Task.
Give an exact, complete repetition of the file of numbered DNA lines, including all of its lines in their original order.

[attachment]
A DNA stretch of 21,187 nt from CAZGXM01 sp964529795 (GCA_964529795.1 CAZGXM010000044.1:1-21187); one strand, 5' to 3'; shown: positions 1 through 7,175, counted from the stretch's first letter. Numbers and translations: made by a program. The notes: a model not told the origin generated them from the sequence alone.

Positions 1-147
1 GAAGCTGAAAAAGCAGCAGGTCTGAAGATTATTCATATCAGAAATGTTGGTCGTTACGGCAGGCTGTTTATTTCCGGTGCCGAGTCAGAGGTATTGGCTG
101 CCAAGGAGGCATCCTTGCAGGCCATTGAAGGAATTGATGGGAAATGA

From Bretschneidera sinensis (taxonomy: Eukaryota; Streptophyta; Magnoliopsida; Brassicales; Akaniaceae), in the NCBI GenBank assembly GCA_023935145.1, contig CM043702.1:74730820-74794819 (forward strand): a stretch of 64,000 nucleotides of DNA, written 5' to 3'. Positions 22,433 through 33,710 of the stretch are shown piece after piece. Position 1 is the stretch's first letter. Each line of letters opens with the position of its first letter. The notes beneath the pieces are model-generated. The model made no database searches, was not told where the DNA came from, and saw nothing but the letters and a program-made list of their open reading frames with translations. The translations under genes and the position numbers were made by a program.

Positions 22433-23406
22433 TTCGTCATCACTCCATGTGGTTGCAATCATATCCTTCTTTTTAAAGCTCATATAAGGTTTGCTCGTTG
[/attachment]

A DNA stretch of 21,187 nt from CAZGXM01 sp964529795 (GCA_964529795.1 CAZGXM010000044.1:1-21187); one strand, 5' to 3'; shown: positions 1 through 7,175, counted from the stretch's first letter. Numbers and translations: made by a program. The notes: a model not told the origin generated them from the sequence alone.

Positions 1-147
1 GAAGCTGAAAAAGCAGCAGGTCTGAAGATTATTCATATCAGAAATGTTGGTCGTTACGGCAGGCTGTTTATTTCCGGTGCCGAGTCAGAGGTATTGGCTG
101 CCAAGGAGGCATCCTTGCAGGCCATTGAAGGAATTGATGGGAAATGA

From Bretschneidera sinensis (taxonomy: Eukaryota; Streptophyta; Magnoliopsida; Brassicales; Akaniaceae), in the NCBI GenBank assembly GCA_023935145.1, contig CM043702.1:74730820-74794819 (forward strand): a stretch of 64,000 nucleotides of DNA, written 5' to 3'. Positions 22,433 through 33,710 of the stretch are shown piece after piece. Position 1 is the stretch's first letter. Each line of letters opens with the position of its first letter. The notes beneath the pieces are model-generated. The model made no database searches, was not told where the DNA came from, and saw nothing but the letters and a program-made list of their open reading frames with translations. The translations under genes and the position numbers were made by a program.

Positions 22433-23406
22433 TTCGTCATCACTCCATGTGGTTGCAATCATATCCTTCTTTTTAAAGCTCATATAAGGTTTGCTCGTTG